A digital filter H1 following the quantizer Q1 includes a delay element D1, which is connected to the output of the quantizer Q1 through a coefficient member having a coefficient K9; a following delay element D2; a subtractor S4 connected to the outputs of the delay elements D1 and D2; a delay element D3 connected to the subtractor S4; a subtractor S5 connected to the outputs of the subtractor S4 and the delay element D3; a delay element D4 connected to the output of the quantizer Q1; and an adder A1 connected to the outputs of the subtractor S5 and the delay element D4. A digital filter H2 has a delay element D5 which is connected to the output of the quantizer Q2 through a coefficient member having a coefficient K10; a subtractor S6 connected to outputs of the delay element D5 and the coefficient member having the coefficient K10; a following delay element D6; and a subtractor S7 connected to the outputs of the subtractor S6 and the delay element D6. Finally, an adder A2 connected to the outputs of the adder A1 and the subtractor S7 has an output at which an output signal y is present.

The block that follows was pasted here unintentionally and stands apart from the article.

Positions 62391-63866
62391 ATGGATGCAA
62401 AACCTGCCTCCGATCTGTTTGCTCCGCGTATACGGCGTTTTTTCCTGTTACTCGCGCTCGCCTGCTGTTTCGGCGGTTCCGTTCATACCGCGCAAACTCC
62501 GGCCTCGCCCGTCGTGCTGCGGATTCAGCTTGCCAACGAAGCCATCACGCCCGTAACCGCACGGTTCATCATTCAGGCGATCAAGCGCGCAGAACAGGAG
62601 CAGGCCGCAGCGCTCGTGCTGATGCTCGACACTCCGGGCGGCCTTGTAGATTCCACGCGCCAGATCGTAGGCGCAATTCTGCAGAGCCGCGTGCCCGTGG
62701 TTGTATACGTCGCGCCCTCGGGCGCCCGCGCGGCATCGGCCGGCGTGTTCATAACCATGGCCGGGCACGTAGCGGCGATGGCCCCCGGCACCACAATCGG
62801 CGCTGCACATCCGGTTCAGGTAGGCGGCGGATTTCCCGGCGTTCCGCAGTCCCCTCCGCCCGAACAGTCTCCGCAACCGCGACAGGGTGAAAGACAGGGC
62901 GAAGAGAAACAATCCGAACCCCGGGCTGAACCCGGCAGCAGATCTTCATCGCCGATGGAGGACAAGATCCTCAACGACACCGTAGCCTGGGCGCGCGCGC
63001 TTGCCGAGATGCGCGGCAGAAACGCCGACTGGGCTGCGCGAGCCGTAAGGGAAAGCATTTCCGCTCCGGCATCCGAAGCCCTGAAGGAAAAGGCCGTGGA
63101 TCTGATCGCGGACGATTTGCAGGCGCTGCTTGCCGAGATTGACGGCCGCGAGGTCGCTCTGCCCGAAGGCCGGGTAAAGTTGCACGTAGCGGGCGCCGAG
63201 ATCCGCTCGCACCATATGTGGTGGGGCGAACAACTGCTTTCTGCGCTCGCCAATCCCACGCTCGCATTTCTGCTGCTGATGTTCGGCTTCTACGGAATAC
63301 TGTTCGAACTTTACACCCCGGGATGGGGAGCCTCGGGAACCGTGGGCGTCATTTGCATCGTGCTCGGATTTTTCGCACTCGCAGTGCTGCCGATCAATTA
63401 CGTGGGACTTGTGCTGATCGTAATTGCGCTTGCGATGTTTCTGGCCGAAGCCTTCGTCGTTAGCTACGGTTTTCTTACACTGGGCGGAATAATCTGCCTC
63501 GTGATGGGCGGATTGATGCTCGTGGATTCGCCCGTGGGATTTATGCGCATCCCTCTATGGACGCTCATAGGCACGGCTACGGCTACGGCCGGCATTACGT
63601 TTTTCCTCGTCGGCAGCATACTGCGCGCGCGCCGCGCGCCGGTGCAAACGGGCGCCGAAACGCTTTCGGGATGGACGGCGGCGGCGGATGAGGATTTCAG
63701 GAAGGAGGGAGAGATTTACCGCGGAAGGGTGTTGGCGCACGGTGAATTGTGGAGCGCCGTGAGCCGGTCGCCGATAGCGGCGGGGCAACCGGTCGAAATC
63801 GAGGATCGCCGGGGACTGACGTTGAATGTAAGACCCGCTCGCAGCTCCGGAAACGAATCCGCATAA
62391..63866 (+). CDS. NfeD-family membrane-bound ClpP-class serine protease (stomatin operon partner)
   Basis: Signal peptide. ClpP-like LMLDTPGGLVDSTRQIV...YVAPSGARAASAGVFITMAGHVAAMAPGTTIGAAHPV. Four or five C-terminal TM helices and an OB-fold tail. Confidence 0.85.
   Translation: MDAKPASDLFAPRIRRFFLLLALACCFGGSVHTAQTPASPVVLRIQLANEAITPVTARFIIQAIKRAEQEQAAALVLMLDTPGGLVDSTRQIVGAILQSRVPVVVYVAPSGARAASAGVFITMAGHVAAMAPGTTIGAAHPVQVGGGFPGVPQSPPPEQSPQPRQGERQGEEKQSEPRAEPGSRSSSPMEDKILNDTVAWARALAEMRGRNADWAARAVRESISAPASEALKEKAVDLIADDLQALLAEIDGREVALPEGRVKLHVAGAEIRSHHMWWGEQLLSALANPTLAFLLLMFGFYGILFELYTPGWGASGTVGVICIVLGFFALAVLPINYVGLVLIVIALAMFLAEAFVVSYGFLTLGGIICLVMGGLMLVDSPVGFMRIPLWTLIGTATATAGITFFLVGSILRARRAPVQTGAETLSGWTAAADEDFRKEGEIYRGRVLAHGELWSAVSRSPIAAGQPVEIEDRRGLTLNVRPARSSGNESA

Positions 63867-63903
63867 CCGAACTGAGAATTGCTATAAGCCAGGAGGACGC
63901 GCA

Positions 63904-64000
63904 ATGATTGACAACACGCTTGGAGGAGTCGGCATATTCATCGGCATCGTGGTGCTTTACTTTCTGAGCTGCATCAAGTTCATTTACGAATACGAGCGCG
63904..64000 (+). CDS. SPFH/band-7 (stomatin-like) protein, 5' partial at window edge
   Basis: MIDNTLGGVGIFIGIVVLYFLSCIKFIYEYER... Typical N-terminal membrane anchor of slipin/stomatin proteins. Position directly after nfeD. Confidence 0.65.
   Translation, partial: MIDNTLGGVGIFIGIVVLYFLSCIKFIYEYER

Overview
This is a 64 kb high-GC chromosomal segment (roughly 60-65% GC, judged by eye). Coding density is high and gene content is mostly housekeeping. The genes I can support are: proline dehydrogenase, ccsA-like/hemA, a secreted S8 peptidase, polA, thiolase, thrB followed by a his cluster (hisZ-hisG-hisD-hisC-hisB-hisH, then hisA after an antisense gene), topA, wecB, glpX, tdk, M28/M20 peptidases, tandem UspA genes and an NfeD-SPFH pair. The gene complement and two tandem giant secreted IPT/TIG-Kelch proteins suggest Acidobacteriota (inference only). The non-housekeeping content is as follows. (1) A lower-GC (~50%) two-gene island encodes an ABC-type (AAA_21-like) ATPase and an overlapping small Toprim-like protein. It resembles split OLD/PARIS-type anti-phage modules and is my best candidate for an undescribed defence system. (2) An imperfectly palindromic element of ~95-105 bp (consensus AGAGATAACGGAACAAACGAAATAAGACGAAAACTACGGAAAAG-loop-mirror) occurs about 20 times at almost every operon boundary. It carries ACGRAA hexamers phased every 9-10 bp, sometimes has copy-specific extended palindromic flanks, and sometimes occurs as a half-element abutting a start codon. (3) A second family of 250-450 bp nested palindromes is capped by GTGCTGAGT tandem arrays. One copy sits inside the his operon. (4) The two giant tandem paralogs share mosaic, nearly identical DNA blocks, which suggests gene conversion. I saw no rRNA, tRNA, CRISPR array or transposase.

The integrators INT1, INT2, INT3 are delaying integrators, having a z-transformed transfer function which is equal to z-1 /1-z-1. In addition, the standardized input signal x and the standardized reference signals ref1, ref2 are assumed for the purposes of the further discussion herein. In addition, the integrators INT1, INT2, INT3, the quantizers Q1, Q2, and the digital/analog converters DAC1, DAC2 are assumed to be ideal, with their amplification factors being taken into account in the various preceding and succeeding coefficients of the coefficient members. An adaptation to real conditions can then be performed in a simple way by suitably changing the coefficients K1-K10.